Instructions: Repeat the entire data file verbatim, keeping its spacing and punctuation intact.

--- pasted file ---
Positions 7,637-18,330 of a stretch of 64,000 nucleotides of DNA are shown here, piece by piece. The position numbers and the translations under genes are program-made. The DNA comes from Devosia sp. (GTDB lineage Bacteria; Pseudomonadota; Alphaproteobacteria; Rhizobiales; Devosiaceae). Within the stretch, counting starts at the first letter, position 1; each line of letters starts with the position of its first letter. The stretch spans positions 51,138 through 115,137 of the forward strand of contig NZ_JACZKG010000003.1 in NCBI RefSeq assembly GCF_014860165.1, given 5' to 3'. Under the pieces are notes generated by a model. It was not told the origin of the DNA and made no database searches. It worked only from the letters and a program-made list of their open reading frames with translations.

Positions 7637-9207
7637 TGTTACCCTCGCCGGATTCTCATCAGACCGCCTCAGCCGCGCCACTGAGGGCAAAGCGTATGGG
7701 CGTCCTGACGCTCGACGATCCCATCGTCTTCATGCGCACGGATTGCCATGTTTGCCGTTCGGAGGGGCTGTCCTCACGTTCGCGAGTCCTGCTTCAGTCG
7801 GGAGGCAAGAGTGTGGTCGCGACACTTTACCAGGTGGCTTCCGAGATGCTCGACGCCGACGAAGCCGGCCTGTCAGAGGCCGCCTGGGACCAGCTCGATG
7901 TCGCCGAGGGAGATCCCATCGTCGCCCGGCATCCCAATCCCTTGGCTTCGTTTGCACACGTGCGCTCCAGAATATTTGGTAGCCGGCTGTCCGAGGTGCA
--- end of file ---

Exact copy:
Positions 7,637-18,330 of a stretch of 64,000 nucleotides of DNA are shown here, piece by piece. The position numbers and the translations under genes are program-made. The DNA comes from Devosia sp. (GTDB lineage Bacteria; Pseudomonadota; Alphaproteobacteria; Rhizobiales; Devosiaceae). Within the stretch, counting starts at the first letter, position 1; each line of letters starts with the position of its first letter. The stretch spans positions 51,138 through 115,137 of the forward strand of contig NZ_JACZKG010000003.1 in NCBI RefSeq assembly GCF_014860165.1, given 5' to 3'. Under the pieces are notes generated by a model. It was not told the origin of the DNA and made no database searches. It worked only from the letters and a program-made list of their open reading frames with translations.

Positions 7637-9207
7637 TGTTACCCTCGCCGGATTCTCATCAGACCGCCTCAGCCGCGCCACTGAGGGCAAAGCGTATGGG
7701 CGTCCTGACGCTCGACGATCCCATCGTCTTCATGCGCACGGATTGCCATGTTTGCCGTTCGGAGGGGCTGTCCTCACGTTCGCGAGTCCTGCTTCAGTCG
7801 GGAGGCAAGAGTGTGGTCGCGACACTTTACCAGGTGGCTTCCGAGATGCTCGACGCCGACGAAGCCGGCCTGTCAGAGGCCGCCTGGGACCAGCTCGATG
7901 TCGCCGAGGGAGATCCCATCGTCGCCCGGCATCCCAATCCCTTGGCTTCGTTTGCACACGTGCGCTCCAGAATATTTGGTAGCCGGCTGTCCGAGGTGCA